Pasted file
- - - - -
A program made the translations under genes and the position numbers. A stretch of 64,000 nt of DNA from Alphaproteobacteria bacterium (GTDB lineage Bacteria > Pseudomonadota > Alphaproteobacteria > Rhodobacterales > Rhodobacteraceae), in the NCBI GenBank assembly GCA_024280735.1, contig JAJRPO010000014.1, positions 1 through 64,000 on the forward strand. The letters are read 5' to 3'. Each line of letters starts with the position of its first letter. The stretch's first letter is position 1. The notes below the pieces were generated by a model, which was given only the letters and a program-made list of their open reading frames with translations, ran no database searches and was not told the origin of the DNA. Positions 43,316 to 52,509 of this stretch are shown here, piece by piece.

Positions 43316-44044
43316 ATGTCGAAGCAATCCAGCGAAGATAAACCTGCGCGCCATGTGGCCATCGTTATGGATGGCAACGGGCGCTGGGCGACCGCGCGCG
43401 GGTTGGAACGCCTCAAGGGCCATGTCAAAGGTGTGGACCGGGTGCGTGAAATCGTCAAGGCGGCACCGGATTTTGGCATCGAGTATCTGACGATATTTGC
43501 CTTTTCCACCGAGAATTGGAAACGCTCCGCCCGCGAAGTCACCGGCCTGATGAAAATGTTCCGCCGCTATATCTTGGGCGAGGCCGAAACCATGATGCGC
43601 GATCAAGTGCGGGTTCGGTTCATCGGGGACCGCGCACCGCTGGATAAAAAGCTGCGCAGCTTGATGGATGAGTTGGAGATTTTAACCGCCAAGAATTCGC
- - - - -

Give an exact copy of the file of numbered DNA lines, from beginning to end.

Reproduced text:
A program made the translations under genes and the position numbers. A stretch of 64,000 nt of DNA from Alphaproteobacteria bacterium (GTDB lineage Bacteria > Pseudomonadota > Alphaproteobacteria > Rhodobacterales > Rhodobacteraceae), in the NCBI GenBank assembly GCA_024280735.1, contig JAJRPO010000014.1, positions 1 through 64,000 on the forward strand. The letters are read 5' to 3'. Each line of letters starts with the position of its first letter. The stretch's first letter is position 1. The notes below the pieces were generated by a model, which was given only the letters and a program-made list of their open reading frames with translations, ran no database searches and was not told the origin of the DNA. Positions 43,316 to 52,509 of this stretch are shown here, piece by piece.

Positions 43316-44044
43316 ATGTCGAAGCAATCCAGCGAAGATAAACCTGCGCGCCATGTGGCCATCGTTATGGATGGCAACGGGCGCTGGGCGACCGCGCGCG
43401 GGTTGGAACGCCTCAAGGGCCATGTCAAAGGTGTGGACCGGGTGCGTGAAATCGTCAAGGCGGCACCGGATTTTGGCATCGAGTATCTGACGATATTTGC
43501 CTTTTCCACCGAGAATTGGAAACGCTCCGCCCGCGAAGTCACCGGCCTGATGAAAATGTTCCGCCGCTATATCTTGGGCGAGGCCGAAACCATGATGCGC
43601 GATCAAGTGCGGGTTCGGTTCATCGGGGACCGCGCACCGCTGGATAAAAAGCTGCGCAGCTTGATGGATGAGTTGGAGATTTTAACCGCCAAGAATTCGC